Moreover, specific forms of responsiveness related to specific targets of child behavior. In particular, children of mothers who responded contingently to children's vocalizations and play behaviors achieved 50 words in expressive language and engaged in combinatorial speech sooner than children of less responsive mothers. In addition, specific maternal responses at specific developmental periods facilitated the achievement of specific language milestones. For instance, mothers' affirmations and descriptions at 9 months, but not at 13 months, predicted children's language milestones. And, mothers' responses with vocal imitations and expansions at 13 months, but not at 9 months, influenced the timing of children's production of 50 words and combinatorial speech (Tamis-LeMonda et al., 2001).

To provide an example of these effects, Figures 4.11 and 4.12 illustrate the role of mothers' responsiveness in children's language spurt, as defined by 50 words in production. Specifically, Figure 4.11 contrasts the effects of high levels of maternal responsiveness to children's play and vocalizations at 13 months (upper 10th percentile) with low levels of maternal responsiveness to children's play and vocalizations at 13 months (lowest 10th percentile). Figure 4.12 contrasts the effects of high levels of maternal responding with imitations to children at 13 months (upper 10th percentile) with estimated functions for low levels of maternal responding with imitations at this age (lowest 10th percentile). When the language milestones of children at the extremes of these various forms of responsiveness were modeled (i.e., the top and bottom 10th percentiles), approximately half of all children whose mothers demonstrated high levels of responsiveness (either in terms of what they responded to—Figure 4.11—or how they responded—Figure 4.12) at 13 months were estimated to achieve 50 words in language production by 15 months of age. In contrast, only half of the children of low responsive mothers were estimated to achieve 50 words in production by 21 months of age, the end of the study. Not shown are the very similar patterns for the timing of combinatorial speech. Specifically, one-third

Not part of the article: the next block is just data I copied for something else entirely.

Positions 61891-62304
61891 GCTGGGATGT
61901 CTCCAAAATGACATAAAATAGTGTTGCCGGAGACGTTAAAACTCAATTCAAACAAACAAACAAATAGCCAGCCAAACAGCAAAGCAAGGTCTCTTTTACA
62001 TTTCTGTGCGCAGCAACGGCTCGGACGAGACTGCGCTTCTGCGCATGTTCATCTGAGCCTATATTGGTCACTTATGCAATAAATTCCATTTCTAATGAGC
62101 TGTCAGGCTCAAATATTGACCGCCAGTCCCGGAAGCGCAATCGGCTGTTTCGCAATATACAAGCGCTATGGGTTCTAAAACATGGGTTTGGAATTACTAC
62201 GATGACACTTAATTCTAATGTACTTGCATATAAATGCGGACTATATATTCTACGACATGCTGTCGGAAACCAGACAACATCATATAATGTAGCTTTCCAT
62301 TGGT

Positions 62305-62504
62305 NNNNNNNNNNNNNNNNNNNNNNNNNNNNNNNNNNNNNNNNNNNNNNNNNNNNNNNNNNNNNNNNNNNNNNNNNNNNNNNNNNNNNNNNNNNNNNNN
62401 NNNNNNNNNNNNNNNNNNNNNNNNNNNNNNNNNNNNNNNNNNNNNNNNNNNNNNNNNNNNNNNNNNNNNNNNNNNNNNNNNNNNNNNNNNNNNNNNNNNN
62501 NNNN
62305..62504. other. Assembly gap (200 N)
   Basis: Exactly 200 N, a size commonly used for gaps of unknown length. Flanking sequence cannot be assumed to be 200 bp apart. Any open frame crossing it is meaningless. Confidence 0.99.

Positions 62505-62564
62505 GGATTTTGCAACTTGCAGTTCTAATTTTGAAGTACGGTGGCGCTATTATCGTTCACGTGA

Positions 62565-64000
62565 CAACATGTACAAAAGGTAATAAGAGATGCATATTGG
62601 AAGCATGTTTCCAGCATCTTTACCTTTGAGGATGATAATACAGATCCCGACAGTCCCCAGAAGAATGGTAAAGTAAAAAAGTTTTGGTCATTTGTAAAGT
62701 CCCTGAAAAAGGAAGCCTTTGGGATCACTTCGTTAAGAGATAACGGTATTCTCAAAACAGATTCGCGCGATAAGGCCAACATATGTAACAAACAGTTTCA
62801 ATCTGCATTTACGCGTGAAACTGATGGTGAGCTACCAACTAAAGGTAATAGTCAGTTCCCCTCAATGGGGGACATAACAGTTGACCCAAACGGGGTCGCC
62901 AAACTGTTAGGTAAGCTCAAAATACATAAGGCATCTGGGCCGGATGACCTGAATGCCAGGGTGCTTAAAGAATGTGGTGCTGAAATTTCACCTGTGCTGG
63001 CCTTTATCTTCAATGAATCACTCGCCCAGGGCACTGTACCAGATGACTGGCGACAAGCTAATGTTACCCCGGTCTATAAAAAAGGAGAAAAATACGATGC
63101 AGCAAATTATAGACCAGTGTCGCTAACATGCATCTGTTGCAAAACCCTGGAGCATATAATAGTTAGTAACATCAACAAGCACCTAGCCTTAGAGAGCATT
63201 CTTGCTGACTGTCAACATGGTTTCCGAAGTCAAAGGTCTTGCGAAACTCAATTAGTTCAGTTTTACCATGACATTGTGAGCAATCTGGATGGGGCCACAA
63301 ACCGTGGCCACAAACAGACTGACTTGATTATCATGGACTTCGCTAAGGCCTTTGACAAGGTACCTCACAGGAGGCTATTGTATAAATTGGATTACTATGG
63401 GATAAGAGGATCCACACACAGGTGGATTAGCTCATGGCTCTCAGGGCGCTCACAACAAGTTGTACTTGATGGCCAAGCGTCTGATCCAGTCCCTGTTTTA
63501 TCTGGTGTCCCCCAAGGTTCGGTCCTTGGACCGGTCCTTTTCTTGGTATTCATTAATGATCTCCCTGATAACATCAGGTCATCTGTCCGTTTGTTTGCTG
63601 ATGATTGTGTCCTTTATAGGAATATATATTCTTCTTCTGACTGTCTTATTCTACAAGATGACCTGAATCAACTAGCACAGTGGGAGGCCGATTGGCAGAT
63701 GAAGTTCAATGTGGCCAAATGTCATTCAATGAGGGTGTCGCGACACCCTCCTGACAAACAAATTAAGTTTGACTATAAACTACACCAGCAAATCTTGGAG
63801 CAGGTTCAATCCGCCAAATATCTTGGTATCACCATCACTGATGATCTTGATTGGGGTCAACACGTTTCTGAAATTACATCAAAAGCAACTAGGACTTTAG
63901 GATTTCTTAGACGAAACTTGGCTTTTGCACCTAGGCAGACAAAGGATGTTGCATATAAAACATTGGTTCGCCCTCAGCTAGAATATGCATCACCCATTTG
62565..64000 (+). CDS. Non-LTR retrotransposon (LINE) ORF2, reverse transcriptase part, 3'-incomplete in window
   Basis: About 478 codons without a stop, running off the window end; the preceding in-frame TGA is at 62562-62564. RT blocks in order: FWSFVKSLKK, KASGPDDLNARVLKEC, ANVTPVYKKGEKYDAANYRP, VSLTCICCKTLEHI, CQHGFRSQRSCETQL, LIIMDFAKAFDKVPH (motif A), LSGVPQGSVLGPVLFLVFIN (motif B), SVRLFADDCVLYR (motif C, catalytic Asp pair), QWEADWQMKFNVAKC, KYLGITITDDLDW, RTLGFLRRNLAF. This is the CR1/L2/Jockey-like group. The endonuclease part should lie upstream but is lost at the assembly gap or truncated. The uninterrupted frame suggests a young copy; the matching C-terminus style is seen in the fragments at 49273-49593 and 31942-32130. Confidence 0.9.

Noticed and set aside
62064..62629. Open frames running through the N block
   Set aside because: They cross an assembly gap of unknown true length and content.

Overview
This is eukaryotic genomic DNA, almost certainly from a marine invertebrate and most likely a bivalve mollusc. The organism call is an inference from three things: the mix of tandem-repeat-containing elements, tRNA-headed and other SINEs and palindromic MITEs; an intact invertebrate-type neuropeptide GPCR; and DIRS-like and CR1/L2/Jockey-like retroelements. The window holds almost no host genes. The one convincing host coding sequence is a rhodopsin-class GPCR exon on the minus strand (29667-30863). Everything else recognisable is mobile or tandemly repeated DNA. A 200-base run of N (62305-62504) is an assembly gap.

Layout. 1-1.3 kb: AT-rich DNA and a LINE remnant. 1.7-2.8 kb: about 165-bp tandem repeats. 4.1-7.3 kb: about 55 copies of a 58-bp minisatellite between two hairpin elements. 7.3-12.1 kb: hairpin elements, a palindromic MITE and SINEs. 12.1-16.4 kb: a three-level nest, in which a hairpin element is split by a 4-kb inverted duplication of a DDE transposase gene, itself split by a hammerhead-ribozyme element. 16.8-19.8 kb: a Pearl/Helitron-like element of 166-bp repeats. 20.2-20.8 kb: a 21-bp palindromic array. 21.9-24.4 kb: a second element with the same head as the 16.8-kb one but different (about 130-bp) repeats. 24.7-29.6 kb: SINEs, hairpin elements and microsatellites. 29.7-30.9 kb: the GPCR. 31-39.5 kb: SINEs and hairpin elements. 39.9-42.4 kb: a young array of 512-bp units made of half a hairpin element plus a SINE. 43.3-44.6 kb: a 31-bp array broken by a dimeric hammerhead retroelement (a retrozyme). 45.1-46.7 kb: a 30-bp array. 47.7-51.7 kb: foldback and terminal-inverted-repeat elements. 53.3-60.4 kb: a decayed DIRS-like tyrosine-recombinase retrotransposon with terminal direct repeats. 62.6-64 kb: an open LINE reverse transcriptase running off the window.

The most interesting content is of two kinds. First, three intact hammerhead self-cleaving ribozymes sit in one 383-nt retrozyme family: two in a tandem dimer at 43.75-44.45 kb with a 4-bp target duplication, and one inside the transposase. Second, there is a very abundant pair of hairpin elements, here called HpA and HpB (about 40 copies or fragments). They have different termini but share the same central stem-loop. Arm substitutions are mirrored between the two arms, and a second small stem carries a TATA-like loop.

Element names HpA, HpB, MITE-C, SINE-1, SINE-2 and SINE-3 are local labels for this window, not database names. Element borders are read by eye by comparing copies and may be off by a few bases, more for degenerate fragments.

Vocabulary Spurt

- High Resp

Age in Months

Figure 4.11 Modeling cumulative probability functions for the timing of 50 words in children's productive language: Estimated function for high levels of maternal responsiveness to children's play and vocalizations at 13 months (upper 10th percentile) and for low levels of maternal responsiveness to children's play and vocalization at 13 months (lowest 10th percentile).

Age in Months

- High Resp

Figure 4.11 Modeling cumulative probability functions for the timing of 50 words in children's productive language: Estimated function for high levels of maternal responsiveness to children's play and vocalizations at 13 months (upper 10th percentile) and for low levels of maternal responsiveness to children's play and vocalization at 13 months (lowest 10th percentile).

of all children with highly responsive mothers were estimated to engage in combinatorial speech by 15 months, as compared to 21 months of age for children of low responsive mothers.